The Economics of Continuous-Time Finance
640 pp., 7 x 9 in, 34 figures
- Published: October 27, 2017
An introduction to economic applications of the theory of continuous-time finance that strikes a balance between mathematical rigor and economic interpretation of financial market regularities.
This book introduces the economic applications of the theory of continuous-time finance, with the goal of enabling the construction of realistic models, particularly those involving incomplete markets. Indeed, most recent applications of continuous-time finance aim to capture the imperfections and dysfunctions of financial markets—characteristics that became especially apparent during the market turmoil that started in 2008.
The book begins by using discrete time to illustrate the basic mechanisms and introduce such notions as completeness, redundant pricing, and no arbitrage. It develops the continuous-time analog of those mechanisms and introduces the powerful tools of stochastic calculus. Going beyond other textbooks, the book then focuses on the study of markets in which some form of incompleteness, volatility, heterogeneity, friction, or behavioral subtlety arises. After presenting solutions methods for control problems and related partial differential equations, the text examines portfolio optimization and equilibrium in incomplete markets, interest rate and fixed-income modeling, and stochastic volatility. Finally, it presents models where investors form different beliefs or suffer frictions, form habits, or have recursive utilities, studying the effects not only on optimal portfolio choices but also on equilibrium, or the price of primitive securities. The book strikes a balance between mathematical rigor and the need for economic interpretation of financial market regularities, although with an emphasis on the latter.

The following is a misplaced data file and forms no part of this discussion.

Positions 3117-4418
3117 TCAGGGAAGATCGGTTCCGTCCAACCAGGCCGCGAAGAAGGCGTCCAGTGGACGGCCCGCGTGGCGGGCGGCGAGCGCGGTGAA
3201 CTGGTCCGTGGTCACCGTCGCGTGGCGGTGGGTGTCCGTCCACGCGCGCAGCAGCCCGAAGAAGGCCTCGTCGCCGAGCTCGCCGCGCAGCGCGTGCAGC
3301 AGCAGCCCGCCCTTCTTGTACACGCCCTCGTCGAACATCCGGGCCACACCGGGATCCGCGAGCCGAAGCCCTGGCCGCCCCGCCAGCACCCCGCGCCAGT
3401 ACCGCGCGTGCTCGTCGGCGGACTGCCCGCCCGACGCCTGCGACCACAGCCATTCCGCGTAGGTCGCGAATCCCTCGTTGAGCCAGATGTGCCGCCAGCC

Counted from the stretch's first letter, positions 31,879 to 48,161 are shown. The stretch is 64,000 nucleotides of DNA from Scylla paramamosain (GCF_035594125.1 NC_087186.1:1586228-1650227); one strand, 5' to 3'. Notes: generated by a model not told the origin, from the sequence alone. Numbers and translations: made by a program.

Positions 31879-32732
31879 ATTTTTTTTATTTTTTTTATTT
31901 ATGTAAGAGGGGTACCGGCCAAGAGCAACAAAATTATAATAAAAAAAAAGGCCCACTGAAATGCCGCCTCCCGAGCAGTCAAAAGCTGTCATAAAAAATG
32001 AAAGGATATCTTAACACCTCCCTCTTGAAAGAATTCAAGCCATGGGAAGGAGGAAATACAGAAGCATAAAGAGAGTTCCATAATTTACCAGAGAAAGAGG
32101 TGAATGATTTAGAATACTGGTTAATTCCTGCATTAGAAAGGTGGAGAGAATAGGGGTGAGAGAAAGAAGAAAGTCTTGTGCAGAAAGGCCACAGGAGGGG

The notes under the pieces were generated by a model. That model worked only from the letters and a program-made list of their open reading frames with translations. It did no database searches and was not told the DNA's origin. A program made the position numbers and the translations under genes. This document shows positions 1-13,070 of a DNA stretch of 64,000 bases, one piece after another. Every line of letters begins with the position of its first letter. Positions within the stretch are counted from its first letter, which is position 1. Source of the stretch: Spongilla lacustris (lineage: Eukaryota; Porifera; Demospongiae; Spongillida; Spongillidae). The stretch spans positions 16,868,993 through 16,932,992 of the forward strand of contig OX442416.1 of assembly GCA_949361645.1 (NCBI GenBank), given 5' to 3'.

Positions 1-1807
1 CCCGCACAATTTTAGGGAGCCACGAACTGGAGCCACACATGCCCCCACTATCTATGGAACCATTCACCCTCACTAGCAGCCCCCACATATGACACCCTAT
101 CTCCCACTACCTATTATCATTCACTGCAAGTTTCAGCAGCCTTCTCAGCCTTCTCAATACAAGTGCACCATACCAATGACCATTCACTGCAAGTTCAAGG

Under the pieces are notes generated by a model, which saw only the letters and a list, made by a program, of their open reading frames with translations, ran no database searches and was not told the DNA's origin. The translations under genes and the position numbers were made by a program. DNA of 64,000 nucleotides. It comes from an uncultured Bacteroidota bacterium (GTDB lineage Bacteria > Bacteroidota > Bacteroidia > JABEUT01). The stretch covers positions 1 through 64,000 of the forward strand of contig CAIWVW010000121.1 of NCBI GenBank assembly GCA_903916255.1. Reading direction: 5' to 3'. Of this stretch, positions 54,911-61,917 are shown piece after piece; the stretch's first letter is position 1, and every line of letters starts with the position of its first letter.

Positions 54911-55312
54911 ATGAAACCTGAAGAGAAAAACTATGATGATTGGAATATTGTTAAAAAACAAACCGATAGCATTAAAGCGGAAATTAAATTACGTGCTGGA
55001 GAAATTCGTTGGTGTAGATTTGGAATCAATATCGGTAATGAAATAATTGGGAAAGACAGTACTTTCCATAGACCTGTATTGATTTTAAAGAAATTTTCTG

This book is a delight. The mathematical structures behind various important research directions are presented in a clear and intelligible way. A highly useful textbook!
Walter Schachermayer, Full Professor of Mathematics, Vienna University; coauthor of The Mathematics of Arbitrage
This book is a real 'tour de force': twenty-five years after Merton's book on continuous-time Finance, Dumas and Luciano provide a long-awaited update on the continuous time approach to security pricing and portfolio selection in complete and incomplete markets. Covering a wide range of topics, the authors manage to be accessible without sacrificing mathematical rigor and by constantly using economic intuition.
Jean-Charles Rochet, Professor of Banking, University of Zurich; Visiting Professor, University of Geneva; coauthor of Continuous-Time Models in Corporate Finance, Banking, and Insurance
Dumas and Luciano, two major contributors to financial economics, provide a formal and rigorous yet lucid and intuitive theoretical account of financial markets, with particular emphasis on equilibrium and incomplete markets, smoothly transitioning from discrete to continuous-time models and from complete to incomplete markets. The Economics of Continuous-Time Finance is a thought-provoking and indispensable companion for advanced students and researchers in financial economics.
George Constantinides, Leo Melamed Professor of Finance, Booth School of Business, The University of Chicago